MBA Students at Wharton’s Lauder Institute Examine Entrepreneurial Gap in Emerging Markets

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Entrepreneurial Landscapes of Beijing, Bangalore, Santiago and Nairobi Explored in New Report

MBA students at the University of Pennsylvania's Lauder Institute have released a new report, “Far From Silicon Valley: The Entrepreneurial Gap in Emerging Markets,” exploring how different global regions are approaching entrepreneurship and innovation and the factors that contribute to success.

The five students, Melissa Blohm, David Cummins, Vinay Narayan, Dalton Wright and Yinyin Wu are all pursuing joint Wharton MBA/Masters in International Studies degrees through the Lauder Institute, which offers advanced business and cultural studies in nine languages programs that include Hindi, Arabic, Chinese, Japanese, Portuguese, Spanish, French, German and Russian. Lauder’s newest expansion includes a Global Program, designed specifically for multilingual Lauder candidates with interest in deepening their inter-cultural and cross-border knowledge.

The student team, representing the Chinese, Spanish and Hindi tracks at Lauder, explored entrepreneurship in four cities: Beijing, Bangalore, Santiago and Nairobi. They visited each region to interview industry experts, local entrepreneurs, government officials, scholars and investors. Through these interviews and an analysis of data, the team identified six factors that make an important difference in creating ecosystems that drive innovation:

     1. Culture and Community
     2. Government and Regulation
     3. University and Education
     4. Funding and Capital
     5. Incubators and Accelerators
     6. High Impact Entrepreneurs

All four regions explored in the report experienced varying levels of transformation and innovation. The report found that ultimately, ecosystems that offered access to capital, training, large markets, customers, a skilled and educated workforce, and protection for intellectual property were the most successful.

“Creating environments for business to thrive is a cornerstone for emerging economies as they seek to advance their place in the global economy,” says Mauro Guillén, Director of the Lauder Institute and one of the technical advisors on the project. “The case studies and comprehensive analysis offered in this report offer valuable insights and suggestions for areas of improvement in each region.”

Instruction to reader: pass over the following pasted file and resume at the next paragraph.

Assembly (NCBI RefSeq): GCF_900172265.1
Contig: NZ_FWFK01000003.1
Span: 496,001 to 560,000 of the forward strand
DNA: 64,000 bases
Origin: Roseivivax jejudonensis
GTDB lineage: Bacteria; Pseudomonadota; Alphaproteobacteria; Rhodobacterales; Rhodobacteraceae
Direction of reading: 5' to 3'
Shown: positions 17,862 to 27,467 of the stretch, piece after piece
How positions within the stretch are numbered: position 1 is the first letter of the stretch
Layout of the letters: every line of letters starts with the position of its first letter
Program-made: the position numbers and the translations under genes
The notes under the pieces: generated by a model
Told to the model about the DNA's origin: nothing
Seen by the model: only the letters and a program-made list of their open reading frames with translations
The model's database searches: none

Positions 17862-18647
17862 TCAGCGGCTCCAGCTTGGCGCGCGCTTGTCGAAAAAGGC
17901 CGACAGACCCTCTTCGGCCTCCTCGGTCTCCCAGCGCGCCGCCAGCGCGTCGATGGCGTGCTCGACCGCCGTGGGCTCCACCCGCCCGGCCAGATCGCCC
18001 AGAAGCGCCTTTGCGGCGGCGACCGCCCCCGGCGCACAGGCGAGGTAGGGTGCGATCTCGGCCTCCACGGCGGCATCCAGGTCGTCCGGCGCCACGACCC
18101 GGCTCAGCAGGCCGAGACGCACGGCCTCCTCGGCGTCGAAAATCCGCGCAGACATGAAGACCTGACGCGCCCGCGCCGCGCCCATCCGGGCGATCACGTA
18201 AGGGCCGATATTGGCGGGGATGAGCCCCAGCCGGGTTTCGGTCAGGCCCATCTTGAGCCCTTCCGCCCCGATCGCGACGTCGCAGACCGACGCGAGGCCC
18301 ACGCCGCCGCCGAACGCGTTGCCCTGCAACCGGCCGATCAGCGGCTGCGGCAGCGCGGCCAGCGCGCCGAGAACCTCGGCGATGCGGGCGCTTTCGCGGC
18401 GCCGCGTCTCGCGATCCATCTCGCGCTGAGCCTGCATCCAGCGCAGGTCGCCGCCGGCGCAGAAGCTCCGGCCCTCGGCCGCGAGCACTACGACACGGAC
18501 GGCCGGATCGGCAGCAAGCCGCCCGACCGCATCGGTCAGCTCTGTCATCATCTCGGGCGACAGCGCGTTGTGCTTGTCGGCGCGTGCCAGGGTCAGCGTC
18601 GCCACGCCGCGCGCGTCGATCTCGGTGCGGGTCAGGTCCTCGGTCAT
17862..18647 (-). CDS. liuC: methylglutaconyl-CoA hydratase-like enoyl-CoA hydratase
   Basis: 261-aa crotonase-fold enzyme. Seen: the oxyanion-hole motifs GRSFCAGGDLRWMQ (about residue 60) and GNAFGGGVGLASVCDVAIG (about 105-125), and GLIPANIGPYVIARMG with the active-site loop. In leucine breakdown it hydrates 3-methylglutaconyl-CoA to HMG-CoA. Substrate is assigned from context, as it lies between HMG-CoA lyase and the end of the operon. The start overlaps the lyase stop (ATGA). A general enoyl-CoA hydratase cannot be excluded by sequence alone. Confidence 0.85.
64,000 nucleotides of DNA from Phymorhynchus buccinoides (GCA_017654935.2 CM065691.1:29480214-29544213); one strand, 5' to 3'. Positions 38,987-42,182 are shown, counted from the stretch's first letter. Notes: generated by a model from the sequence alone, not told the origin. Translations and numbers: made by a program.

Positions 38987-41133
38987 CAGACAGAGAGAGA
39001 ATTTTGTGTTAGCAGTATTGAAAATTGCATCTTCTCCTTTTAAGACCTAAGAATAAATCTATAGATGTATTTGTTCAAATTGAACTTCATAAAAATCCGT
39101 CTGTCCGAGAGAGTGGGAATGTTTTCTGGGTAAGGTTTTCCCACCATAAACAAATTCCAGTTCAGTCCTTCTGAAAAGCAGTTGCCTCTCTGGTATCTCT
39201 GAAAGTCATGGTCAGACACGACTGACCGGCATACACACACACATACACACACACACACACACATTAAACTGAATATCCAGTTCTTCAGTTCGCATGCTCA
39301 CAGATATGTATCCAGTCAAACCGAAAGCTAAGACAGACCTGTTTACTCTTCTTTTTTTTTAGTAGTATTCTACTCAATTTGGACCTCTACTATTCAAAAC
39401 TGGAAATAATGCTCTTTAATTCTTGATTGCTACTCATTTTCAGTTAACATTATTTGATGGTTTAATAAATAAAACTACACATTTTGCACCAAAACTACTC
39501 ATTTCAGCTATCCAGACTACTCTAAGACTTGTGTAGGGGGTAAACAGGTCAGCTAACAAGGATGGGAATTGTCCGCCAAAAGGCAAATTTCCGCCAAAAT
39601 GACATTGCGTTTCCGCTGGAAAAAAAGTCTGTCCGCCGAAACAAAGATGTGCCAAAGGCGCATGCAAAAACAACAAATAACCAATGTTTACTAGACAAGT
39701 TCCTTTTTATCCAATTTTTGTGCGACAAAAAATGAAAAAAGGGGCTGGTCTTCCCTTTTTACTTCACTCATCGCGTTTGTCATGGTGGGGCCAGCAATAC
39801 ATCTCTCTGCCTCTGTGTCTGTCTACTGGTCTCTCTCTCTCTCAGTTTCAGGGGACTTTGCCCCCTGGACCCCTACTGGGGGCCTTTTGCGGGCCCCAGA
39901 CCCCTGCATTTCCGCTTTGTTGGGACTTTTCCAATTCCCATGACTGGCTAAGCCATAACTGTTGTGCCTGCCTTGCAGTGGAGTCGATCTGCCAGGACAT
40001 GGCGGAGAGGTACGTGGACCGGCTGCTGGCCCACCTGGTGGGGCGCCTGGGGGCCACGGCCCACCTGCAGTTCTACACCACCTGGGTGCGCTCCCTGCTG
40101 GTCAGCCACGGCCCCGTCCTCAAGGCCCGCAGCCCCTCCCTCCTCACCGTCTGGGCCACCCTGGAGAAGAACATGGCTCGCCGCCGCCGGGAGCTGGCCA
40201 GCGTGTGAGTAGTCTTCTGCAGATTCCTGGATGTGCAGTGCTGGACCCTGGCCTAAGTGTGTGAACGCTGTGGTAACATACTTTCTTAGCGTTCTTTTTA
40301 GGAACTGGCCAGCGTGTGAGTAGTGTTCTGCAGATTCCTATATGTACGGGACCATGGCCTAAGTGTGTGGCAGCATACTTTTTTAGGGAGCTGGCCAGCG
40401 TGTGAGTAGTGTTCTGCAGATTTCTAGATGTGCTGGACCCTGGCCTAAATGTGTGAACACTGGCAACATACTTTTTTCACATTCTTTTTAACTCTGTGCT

The report was released through the Lauder Institute Global Knowledge Lab and can be accessed online at:

About the Lauder Institute:
The University of Pennsylvania’s Lauder Institute, founded in 1983, combines a world–renowned Wharton MBA with a Master’s in International Studies, offering advanced business and cultural studies in nine languages programs that include Hindi, Arabic, Chinese , Japanese, Portuguese, Spanish, French, German and Russian. This advanced language and foreign culture training, a two-month in-country immersion program, and a Master’s Thesis from the School of Arts & Sciences all prepare Lauder Fellows for the ever-evolving global economy. This year’s offerings include the new Global Program for students who are already fluent in several languages but have interest in deepening their intercultural and cross-border knowledge. Graduates join the diverse, supportive and committed worldwide Lauder community – continuing a nearly 30-year tradition of international business leadership. The Lauder Institute also offers an MA/JD joint degree. For more information, visit

About the Wharton School:
Founded in 1881 as the first collegiate business school, the Wharton School of the University of Pennsylvania is recognized globally for intellectual leadership and ongoing innovation across every major discipline of business education. With a broad global community and one of the most published business school faculties, Wharton creates economic and social value around the world. The School has 5,000 undergraduate, MBA, executive MBA, and doctoral students; more than 9,000 annual participants in executive education programs annually and a powerful alumni network of 92,000 graduates.

About the School of Arts & Sciences:
The School of Arts & Sciences provides a foundation for the scholarly excellence that has established Penn as one of the world’s leading research universities. The School enrolls 6500 undergraduates, admits approximately 250 students each year into its 32 doctoral programs, and offers a wide range of programs for lifelong learning. International studies are a vibrant enterprise at the School of Arts & Sciences. In addition to offering instruction in 50 languages, the school is home to an array of centers, programs and institutes dedicated to the study of world regions and contemporary global issues and conflicts.

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Allison Bozniak
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